FLASHBACK 2004: Antarctica Will Soon Be The Only Livable Place On Earth
A top U.K. government scientist warned in 2004 that mankind’s only option to survive a world ravaged by global warming would be to head south to Antarctica.
Sir David King, the government’s chief scientist at the time, warned that atmospheric concentrations of carbon dioxide were reaching levels not seen in 60 million years, making this the “first hot period” since then.
King warned that if levels went higher there would be no permanent ice sheets left on Earth, much the way the planet was millions of years ago. The scientist added that all this could happen by the end of the century.
“No ice was left on Earth. Antarctica was the best place for mammals to live, and the rest of the world would not sustain human life,” King said, adding that CO2 levels reached 1,000 parts per million and caused a “massive reduction of life,” according to the UK Independent.
Oddly enough, King’s comments were made as satellite records showed global temperatures showing no warming trend since 1998 — a period of six years. Fast forward to 2015 and there has still been no warming trend, according to Remote Sensing Systems satellite data, for the last 18 years.
More interestingly, in the time since King claimed Antarctica would be free of ice by the end of the century, the continent has added hundreds of thousands of square miles of sea ice. Even right now, during the south pole’s summer, sea ice extent is well above the 1981 to 2010 average.
According to the National Snow and Ice Data Center, Antarctic sea ice extent in February has been growing at a rate of about 5 percent per decade. If trends keep up, it may prove difficult to even reach the south pole during the summertime.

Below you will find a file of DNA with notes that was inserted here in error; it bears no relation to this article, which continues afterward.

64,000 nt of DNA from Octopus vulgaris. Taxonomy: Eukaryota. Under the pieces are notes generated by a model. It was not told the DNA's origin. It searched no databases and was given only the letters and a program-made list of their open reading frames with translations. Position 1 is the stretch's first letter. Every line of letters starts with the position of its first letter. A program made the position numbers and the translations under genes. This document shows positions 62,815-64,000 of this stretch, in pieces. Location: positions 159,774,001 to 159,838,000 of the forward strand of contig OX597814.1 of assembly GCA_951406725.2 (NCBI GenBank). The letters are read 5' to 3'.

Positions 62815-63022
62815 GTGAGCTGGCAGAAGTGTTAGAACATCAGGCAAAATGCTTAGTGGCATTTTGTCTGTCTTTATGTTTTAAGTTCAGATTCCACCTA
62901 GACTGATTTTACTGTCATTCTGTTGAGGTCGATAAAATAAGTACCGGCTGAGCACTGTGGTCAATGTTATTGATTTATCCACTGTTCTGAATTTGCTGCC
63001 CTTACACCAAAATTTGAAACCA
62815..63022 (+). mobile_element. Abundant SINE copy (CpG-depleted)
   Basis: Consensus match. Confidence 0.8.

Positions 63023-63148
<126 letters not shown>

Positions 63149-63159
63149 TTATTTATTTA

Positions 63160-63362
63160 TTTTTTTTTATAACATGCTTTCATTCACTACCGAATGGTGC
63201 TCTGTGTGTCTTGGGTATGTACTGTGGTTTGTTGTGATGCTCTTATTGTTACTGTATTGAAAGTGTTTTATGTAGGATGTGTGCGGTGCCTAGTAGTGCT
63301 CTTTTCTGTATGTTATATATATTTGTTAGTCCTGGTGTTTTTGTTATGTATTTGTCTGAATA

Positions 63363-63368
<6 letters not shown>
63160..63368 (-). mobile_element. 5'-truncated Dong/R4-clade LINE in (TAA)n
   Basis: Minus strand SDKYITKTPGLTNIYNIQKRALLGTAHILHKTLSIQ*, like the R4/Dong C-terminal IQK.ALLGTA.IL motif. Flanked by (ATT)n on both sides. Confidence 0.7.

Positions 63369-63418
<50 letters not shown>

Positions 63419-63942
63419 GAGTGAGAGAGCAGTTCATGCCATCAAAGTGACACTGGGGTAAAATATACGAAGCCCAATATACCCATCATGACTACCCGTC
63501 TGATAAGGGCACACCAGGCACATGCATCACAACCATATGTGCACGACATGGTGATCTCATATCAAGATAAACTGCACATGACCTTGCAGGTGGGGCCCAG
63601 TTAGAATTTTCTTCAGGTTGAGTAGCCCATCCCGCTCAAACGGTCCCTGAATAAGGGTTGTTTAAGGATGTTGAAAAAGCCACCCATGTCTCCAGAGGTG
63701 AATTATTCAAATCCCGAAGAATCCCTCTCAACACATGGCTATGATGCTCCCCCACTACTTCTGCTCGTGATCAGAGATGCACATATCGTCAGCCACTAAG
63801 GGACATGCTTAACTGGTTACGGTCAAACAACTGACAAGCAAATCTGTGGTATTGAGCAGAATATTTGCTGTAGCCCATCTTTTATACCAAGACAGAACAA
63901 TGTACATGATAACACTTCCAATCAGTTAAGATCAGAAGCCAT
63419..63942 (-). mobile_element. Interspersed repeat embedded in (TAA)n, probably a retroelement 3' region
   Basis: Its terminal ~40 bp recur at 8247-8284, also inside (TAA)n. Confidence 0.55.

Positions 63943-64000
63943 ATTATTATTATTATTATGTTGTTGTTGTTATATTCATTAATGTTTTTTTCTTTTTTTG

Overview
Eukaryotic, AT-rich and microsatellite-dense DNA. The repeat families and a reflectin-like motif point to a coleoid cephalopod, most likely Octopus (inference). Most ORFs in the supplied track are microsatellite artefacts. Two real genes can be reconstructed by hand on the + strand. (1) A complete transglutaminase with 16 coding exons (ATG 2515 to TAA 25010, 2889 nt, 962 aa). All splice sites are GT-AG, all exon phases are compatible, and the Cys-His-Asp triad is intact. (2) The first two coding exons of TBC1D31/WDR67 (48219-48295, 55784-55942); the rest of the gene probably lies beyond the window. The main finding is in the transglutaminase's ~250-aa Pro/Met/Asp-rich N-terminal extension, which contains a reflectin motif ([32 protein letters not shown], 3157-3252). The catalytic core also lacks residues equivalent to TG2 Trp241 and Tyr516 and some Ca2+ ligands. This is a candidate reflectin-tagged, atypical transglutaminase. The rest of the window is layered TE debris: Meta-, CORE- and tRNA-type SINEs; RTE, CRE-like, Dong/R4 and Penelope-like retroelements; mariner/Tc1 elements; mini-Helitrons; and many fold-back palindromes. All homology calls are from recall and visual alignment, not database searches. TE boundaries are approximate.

There have been news reports, however, that Antarctica is in trouble because of receding ice sheets on the western part of the continent. Some scientists have blamed this on global warming. But others say it’s not exactly clear if global warming is to blame for glaciers collapsing.
A 2013 British Antarctic Survey study found that the current melt in the western Antarctic is within the “natural range of climate variability” of the last 300 years.
“The record shows that this region has warmed since the late 1950s, at a similar magnitude to that observed in the Antarctic Peninsula and central West Antarctica,” said a BAS study published in the journal Geophysical Research Letters last year, “however, this warming trend is not unique.”
“More dramatic isotopic warming (and cooling) trends occurred in the mid-19th and 18th centuries, suggesting that at present the effect of anthropogenic climate drivers at this location has not exceeded the natural range of climate variability in the context of the past ~300 years,” the study said.
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